|Dr. Kent Johnson founded Morningside Academy in Seattle, Washington in 1980, and currently serves as its Executive Director. Morningside is a laboratory school for elementary and middle school children and youth. Morningside investigates effective curriculum materials and teaching methods, and has provided training and consulting in instruction to over 80 schools and agencies throughout the USA and Canada since 1991.
Dr. Johnson has served in all the positions at Morningside, including classroom teacher for 10 years, financial manager, administrator, teacher trainer, school psychologist and school consultant. He has published several seminal papers, chapters and a book about The Morningside Model of Generative Instruction: A general framework for teaching, and a blend of research-based curriculum and teaching methods.
Prior to founding Morningside, Dr. Johnson was professor at Central Washington University, director of staff training at the Fernald School in Massachusetts, and instructional designer at Northeastern University in Boston. He received his M.S. (1974) and Ph.D. (1977) in psychology at the University of Massachusetts in Amherst under the mentorship of Drs. Beth Sulzer-Azaroff, Ellen Reese, and John Donahue. He received his B.S. in psychology and sociology from Georgetown University (1973), under the mentorship of Dr. J Gilmour Sherman. He also counts Drs. Fred Keller, Charles Ferster, B. F. Skinner, Susan Markle, John Dewey, Robert Gagne, Siegfried Engelmann, Ogden Lindsey, Israel Goldiamond, Arthur Whimbey, and colleague Joe Layng as major influences on his work.
Dr. Johnson is also co-founder of Headsprout, Inc., a Seattle-based company funded by investors to develop web-based, interactive, cartoon-driven instructional programs in reading and other foundation skills.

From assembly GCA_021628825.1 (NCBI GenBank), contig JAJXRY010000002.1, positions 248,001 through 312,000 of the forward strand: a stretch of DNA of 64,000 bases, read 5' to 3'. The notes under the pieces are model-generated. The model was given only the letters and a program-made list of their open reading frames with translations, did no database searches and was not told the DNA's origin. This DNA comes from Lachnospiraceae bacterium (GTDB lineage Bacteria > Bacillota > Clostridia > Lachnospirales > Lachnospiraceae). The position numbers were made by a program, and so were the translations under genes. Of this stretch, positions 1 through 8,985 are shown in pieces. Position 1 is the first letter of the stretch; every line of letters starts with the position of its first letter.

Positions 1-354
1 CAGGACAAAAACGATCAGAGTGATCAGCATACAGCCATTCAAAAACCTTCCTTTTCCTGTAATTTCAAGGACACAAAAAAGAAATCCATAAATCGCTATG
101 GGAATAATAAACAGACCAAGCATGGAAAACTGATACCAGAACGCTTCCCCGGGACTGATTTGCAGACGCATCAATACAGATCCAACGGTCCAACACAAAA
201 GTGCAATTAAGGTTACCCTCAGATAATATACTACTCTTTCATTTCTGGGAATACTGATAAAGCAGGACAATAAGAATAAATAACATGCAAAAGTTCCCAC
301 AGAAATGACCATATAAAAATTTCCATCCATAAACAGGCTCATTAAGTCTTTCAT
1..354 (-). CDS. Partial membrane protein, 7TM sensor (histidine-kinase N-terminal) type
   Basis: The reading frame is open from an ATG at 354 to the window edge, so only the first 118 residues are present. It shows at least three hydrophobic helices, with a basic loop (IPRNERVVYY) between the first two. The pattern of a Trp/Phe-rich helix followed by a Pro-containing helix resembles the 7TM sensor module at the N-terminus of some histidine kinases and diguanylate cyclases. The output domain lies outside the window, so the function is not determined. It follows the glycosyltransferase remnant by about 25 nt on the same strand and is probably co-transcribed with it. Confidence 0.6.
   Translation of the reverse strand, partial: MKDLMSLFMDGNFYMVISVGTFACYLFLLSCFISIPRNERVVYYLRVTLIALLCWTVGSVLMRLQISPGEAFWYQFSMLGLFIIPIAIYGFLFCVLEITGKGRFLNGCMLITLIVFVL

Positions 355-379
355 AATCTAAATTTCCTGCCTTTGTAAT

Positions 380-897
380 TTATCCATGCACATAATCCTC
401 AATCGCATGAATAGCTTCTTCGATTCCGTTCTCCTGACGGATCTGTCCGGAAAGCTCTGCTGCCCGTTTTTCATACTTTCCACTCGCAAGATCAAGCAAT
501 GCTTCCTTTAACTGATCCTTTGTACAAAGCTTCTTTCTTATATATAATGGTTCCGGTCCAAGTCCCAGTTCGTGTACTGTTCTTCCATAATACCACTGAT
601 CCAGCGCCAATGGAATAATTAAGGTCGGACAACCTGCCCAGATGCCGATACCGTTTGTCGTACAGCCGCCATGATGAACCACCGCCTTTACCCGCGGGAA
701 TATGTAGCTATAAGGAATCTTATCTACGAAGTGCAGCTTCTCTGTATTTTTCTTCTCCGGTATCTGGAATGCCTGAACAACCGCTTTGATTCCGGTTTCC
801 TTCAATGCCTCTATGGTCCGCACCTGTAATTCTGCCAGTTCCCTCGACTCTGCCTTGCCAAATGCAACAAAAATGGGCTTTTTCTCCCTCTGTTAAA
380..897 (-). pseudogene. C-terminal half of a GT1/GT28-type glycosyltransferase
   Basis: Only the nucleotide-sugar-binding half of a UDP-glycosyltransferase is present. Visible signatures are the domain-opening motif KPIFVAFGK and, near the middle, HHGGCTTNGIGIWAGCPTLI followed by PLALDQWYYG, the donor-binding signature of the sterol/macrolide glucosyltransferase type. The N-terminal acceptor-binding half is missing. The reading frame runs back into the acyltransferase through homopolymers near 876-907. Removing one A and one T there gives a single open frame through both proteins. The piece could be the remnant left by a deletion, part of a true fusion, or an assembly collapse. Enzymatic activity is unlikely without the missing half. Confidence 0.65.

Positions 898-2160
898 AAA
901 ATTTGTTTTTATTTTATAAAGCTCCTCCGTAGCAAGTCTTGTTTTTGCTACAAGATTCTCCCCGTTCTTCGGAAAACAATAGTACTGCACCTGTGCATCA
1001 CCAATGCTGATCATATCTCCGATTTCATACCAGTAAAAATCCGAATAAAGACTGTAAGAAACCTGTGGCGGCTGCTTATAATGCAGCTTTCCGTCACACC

Dr. Johnson enjoys reading philosophy, mysteries, ancient history, psychology, and books about teaching and children. He also enjoys rock, electronic downbeat and ambient music; and talking about politics and public policy.|
|Science and the Big Heart|
|ELIZABETH HAUGHTON (Haughton Learning Center)|
|Abstract: The measurement and decision making tools I learned from Dr. Ogden Lindsey changed my professional life. Learning to pinpoint precise outcomes, collect frequency based measures, record data on a Standard Celeration Chart and use data to make decisions has greatly benefited my students. The Child Knows Best and Care Enough To Chart are two of Og’s slogans that gave me guidance when working with challenging learning situations. Here are some of the things I learned by using Og’s measurement technology (then provide descriptions and examples).|
|Elizabeth Haughton has been an educator for over 35 years, serving students in general education classrooms in public schools, as well as students with special needs at Haughton Learning Center, which she founded in Napa California and serves as its Director. Elizabeth is also a special education consultant to schools and agencies, a professional teacher trainer, and author of several Precision Teaching and fluency-building instructional programs, including phonological coding, rapid automatic naming, mathematics tool skills, and handwriting.|